THE COURT: Right
    MR. SWEDLOW: Then we'd have a touch screen where we couldn't use that aspect of the smartphone, but we'd still have the smartphone where we designed around whatever was determined to be a valid part of their patent. So we still have the Motorola Droid. We just can't use whatever the metes and bounds are of the actual claim.

    ---

    THE COURT: Yeah, I'm not going to have competing experts talking about their marketing surveys. I regard that evidence as totally worthless.

    I want to see sales, I want to see evidence that Apple would have sold less or did sell less when all of a sudden Motorola started offering this -- I mean, maybe Motorola advertised and they said, "Wow, we're worried about your finger is not swiping a hundred percent vertical. Doesn't matter. We've cured that." THAT would certainly be probative evidence.

    But what I don't understand is if at the end of the day, a jury finds or I find that there is -- that there was no loss to Apple because this was -- I mean, it's a clever feature and so on, but it was useless, consumers don't care about it, I don't see how you get from that to saying but nevertheless, if it had known that it was infringing, Motorola would have paid a royalty.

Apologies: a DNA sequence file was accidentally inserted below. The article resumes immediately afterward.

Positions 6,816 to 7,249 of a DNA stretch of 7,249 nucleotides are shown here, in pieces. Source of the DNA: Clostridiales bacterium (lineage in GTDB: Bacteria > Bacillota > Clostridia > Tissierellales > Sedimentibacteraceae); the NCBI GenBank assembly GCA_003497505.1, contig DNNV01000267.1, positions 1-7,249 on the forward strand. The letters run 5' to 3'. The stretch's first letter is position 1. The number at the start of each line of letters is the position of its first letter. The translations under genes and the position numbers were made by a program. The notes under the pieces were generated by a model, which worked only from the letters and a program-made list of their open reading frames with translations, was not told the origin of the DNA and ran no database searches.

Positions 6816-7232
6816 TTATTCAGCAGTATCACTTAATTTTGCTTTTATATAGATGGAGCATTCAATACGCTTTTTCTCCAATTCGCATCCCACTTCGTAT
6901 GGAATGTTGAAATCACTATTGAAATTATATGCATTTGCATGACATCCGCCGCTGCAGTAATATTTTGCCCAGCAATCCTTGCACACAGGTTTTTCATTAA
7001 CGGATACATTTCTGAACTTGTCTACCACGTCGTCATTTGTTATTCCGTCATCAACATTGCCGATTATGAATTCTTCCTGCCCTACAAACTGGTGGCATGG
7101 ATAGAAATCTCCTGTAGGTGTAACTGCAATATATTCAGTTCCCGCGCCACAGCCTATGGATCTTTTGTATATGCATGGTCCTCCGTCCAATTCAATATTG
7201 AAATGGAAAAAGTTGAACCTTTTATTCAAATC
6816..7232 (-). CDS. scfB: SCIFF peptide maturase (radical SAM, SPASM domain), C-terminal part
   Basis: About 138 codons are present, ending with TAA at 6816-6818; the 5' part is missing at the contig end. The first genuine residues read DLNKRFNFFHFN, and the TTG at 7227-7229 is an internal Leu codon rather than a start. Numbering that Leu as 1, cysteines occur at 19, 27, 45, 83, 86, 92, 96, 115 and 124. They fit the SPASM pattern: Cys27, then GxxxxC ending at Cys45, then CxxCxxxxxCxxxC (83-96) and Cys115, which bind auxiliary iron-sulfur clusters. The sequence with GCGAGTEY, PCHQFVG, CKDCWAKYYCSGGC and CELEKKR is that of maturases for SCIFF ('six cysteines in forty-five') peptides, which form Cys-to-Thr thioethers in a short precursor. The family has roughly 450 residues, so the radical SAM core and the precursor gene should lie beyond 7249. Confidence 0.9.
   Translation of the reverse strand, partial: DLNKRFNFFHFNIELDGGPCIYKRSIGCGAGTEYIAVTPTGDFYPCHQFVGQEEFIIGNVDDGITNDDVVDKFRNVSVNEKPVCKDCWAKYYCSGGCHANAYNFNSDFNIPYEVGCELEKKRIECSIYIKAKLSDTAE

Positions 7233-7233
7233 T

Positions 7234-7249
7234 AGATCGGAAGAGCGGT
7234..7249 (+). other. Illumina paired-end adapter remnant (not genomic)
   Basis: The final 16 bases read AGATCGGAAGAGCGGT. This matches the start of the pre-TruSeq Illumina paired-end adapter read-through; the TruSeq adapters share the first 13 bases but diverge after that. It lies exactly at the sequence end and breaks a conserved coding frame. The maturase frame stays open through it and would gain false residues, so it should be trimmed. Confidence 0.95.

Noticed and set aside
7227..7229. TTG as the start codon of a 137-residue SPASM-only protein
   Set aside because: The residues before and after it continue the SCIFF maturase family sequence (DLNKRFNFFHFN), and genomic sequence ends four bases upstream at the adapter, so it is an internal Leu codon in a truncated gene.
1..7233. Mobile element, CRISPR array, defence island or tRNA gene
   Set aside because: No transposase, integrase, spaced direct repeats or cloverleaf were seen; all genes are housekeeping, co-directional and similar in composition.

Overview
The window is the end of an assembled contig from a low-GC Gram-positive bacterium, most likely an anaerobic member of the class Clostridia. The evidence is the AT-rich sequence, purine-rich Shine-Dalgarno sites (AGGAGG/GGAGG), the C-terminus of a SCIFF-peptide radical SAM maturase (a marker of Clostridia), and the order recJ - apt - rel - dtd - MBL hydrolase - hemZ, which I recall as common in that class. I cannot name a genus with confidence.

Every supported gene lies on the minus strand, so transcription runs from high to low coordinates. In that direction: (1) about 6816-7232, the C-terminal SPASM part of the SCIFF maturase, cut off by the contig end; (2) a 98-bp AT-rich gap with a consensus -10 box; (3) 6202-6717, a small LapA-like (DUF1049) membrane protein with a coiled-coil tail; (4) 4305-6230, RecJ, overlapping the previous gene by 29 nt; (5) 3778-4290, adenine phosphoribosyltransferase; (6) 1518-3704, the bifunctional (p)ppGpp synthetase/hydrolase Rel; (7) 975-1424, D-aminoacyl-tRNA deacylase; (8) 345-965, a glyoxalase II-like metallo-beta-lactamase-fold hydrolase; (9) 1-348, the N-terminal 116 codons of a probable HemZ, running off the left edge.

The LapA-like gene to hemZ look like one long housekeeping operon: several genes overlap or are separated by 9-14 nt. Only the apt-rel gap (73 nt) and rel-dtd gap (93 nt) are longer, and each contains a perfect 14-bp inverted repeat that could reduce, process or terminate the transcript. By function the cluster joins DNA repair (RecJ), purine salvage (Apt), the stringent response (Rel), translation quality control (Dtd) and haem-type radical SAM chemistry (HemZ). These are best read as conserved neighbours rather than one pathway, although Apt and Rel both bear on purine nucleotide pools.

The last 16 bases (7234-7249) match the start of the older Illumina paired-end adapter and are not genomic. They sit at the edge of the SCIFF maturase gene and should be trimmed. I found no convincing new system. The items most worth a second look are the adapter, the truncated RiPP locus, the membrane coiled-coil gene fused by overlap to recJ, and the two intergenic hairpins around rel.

-- (Read the whole thing if you get a chance.)
     
  2. Rodimus Prime macrumors G4

    Rodimus Prime

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    #2
    That makes it sound like Apple's case is falling apart around them.
     
  3. ChazUK macrumors 603

    ChazUK

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    #3
    Fascinating read. Some hard hitting questions in that transcript.
     
  4. boss.king macrumors 68040

    boss.king

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    #4
    I'm glad to see someone calling Apple on their infantile patent cases.
     
  5. thejadedmonkey macrumors 604

    thejadedmonkey

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    #5